2005 Salt Lake City Annual Meeting (October 16–19, 2005)

Paper No. 16
Presentation Time: 8:00 AM-12:00 PM


ELLIOTT Jr, William S., Geology, Southern Oregon Univ, 1250 Siskiyou Blvd, Ashland, OR 97520 and HOMAN, Joel W., Geosciences, Boise State University, 1910 University Drive, Boise, ID 83725, elliottw@sou.edu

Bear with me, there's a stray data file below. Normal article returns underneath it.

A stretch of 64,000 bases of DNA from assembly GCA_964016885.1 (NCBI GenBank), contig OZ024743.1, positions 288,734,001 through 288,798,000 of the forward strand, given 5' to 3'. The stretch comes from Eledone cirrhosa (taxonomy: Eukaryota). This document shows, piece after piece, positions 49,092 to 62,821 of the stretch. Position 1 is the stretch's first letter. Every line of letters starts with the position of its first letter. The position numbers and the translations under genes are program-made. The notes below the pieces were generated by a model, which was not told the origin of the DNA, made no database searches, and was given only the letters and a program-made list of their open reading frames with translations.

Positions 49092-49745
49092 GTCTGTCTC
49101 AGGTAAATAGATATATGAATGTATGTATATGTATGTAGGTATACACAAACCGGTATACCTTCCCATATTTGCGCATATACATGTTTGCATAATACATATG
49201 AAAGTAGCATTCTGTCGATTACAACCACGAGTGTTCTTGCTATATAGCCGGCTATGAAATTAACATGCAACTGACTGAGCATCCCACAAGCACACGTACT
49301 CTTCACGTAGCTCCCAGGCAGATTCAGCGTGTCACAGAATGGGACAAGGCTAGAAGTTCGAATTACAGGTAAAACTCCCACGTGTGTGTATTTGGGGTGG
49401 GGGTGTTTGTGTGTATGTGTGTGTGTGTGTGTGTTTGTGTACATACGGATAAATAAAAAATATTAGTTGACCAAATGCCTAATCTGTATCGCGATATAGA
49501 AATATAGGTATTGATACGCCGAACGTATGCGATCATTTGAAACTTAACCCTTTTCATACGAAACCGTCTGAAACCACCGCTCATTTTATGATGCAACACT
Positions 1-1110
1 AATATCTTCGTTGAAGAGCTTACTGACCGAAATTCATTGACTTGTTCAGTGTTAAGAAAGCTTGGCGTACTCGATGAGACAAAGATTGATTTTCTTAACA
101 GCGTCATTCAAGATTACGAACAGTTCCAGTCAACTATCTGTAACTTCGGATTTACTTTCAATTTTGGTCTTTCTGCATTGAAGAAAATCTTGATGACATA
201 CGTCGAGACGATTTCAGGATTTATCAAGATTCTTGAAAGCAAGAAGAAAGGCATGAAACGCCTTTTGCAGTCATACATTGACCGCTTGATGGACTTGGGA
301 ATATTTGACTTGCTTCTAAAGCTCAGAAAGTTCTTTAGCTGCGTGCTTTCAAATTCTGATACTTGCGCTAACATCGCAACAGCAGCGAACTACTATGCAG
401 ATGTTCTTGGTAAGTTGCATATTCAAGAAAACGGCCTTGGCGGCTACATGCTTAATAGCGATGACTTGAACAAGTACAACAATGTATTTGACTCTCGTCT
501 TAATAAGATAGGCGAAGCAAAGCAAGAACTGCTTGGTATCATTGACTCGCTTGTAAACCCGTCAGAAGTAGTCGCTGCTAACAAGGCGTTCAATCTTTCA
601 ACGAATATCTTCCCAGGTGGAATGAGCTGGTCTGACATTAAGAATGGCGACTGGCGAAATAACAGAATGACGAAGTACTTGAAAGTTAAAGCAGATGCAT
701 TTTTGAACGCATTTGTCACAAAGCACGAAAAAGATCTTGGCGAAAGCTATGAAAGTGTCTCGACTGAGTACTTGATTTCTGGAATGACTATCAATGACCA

A sequence of medium- to thick-bedded mudstones interbedded with thin- to very thick-bedded, very fine- to coarse-grained sandstones and wackes make up the Blue Gulch Mudstone Member of the Late Cretaceous Hornbrook Formation. This interval of interbedded sandstones and mudstones is interpreted as turbidites deposited on a submarine fan in a forearc basin. Stratigraphic data were collected, including bed thickness, rock type, grain size, sedimentary structures, and color from an exposure near Ashland, Oregon. Sandstone beds exhibit normal grading and tool marks at the base with planar stratification and ripple cross-lamination near the top. Planar laminated siltstones overlie each sandstone bed, consistent with waning flow of a turbidity current. The mudstones are interpreted to represent pelagic sedimentation between flow events. The gathered bed thickness data of the sandstones were analyzed using statistical methods and the distribution of bed thicknesses within the interval was determined to be consistent with a random distribution. The infrequent number of thick sandstone beds suggests a low frequency of high energy turbidity currents in the studied interval. Although the overall distribution of sandstone bed thicknesses is random, most of the thick- to very thick-bedded sandstones occur in the lower half of the studied stratigraphic section. The abundance of these thick- to very thick-bedded sandstone is attributed to a proximal location to a distributary channel on the submarine fan. This is the first study to apply statistical techniques to a turbidite sequence and contributes to a better understanding of deep marine depositional processes in a forearc setting.